Death At WalMart

The Circle of Life is almost complete at Walmart. I just discovered that Walmart now offers a large selection of caskets for those of us who are planning for the great hereafter. I suppose that it can’t be too long before Walmart also offers a mid-wife service, and after that, dormitories for its workers. People will be born, live and die without ever having to go anywhere else.

Thinking about death is not fun, but it is something that we all do. Planning for death is perhaps even less pleasant, if that is possible, and it is something that not enough of us take the time to consider. Plenty of people before me have written about planning for funerals and post-final illness expenses. I will not add much to that discussion here other than to consider our final resting places — our caskets.
Why does a dead person need a 100% bronze casket with hand-crafted, high-gloss, brushed-finished highlights and a lush velvet interior? Admittedly, the Siena Bronze Casket is quite attractive and it looks quite comfortable. It even includes an adjustable mattress and a — get this — memory tube. And since it is being sold at Walmart, I can only assume that it is quite a bargain at $2,899!

Three thousand dollars for a box in which I might be placed after I am deceased which will then be buried in the ground and never seen again. Doesn’t that seem like an awful lot of money to spend on box in which my mortal remains will merely decay beyond all recognition? What’s the point, really, of spending money like that on something that can serve no real purpose until its owner is past benefitting from it? Wouldn’t it be better to spend the money on a comfortable bed and mattress on which to sleep while alive?

I understand that the casket is not really used to benefit the decedent. It is there to comfort the bereaved. After all, when someone dies, it is not easy to pay one’s final respects and it is certainly a lot easier to do it if the decedent appears to be merely sleeping rather than stone cold dead.

That said, I really cannot see myself ever spending that kind of money on a casket, even a casket with pin stripes or a high gloss black finish that will make me feel as cool as Dracula. Rather, I will always maintain that a pine box should be more than satisfactory, as it was in the Old West.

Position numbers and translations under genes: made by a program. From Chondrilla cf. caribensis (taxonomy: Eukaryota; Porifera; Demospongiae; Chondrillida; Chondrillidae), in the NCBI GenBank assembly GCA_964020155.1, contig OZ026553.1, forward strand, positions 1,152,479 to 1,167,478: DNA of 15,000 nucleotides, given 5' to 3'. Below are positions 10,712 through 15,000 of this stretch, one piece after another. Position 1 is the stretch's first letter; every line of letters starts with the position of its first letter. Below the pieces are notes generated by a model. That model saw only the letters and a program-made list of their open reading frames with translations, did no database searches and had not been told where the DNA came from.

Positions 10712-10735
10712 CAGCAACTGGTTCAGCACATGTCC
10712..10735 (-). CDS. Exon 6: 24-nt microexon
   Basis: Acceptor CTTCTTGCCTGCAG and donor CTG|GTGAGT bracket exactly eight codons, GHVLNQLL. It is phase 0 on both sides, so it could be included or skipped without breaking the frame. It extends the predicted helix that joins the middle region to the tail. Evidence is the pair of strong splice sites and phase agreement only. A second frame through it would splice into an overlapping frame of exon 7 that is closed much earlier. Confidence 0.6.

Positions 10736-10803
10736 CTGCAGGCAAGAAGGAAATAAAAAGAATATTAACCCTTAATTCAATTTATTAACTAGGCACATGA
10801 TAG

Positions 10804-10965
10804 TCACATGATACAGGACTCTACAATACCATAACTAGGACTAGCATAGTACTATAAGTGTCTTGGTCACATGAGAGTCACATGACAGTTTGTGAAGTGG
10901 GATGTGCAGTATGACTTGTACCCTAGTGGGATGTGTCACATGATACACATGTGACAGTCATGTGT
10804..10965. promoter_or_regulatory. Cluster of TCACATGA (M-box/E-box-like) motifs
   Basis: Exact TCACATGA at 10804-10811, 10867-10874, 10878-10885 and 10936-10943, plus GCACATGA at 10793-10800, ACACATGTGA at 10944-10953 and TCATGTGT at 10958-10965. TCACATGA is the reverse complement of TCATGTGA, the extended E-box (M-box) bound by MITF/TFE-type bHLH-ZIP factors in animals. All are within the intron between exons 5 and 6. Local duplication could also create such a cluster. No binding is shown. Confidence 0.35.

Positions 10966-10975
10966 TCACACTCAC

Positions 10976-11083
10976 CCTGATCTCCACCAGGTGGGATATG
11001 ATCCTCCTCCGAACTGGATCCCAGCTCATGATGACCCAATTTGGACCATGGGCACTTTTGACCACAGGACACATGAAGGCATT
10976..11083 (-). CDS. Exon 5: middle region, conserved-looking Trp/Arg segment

By comparison, I will want a durable headstone over my grave. The box will be underground but the headstone will be visible to all for decades and even centuries to come. I like the idea of someone in 2525 wandering by my grave and wondering who I might have been. For reasons perhaps unique to me, I find that comforting.

In every culture and in every part of the world, each person has to wrestle with the costs of mortality and we each bring a slightly different perspective to the process. To the extent that you can plan how you are remembered after you are gone, how do you want money spent? Do you want a raucous Irish Wake or a quiet service for just a close circle of friends and family? Do you want to be buried in a casket and, if so, how much do you think should be spent on it? Do you prefer cremation? Would you rather just not think about it?

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11 Responses to Death At WalMart

  1. Anyone that is a merchant can sell almost anything I guess.

  2. Annie Jones says:

    My husband and I have made arrangements to be cremated as soon as possible after our deaths and have made clear our wishes that there not be a funeral or memorial service of any kind.

    We think that funerals and burials are a huge waste of money. We aren’t religious people, so we don’t see the need for a religious service. More importantly to us, funerals, burials and all the pageantry that goes along with them go against our personal philosophies. We want to live simply, but we also want to die simply.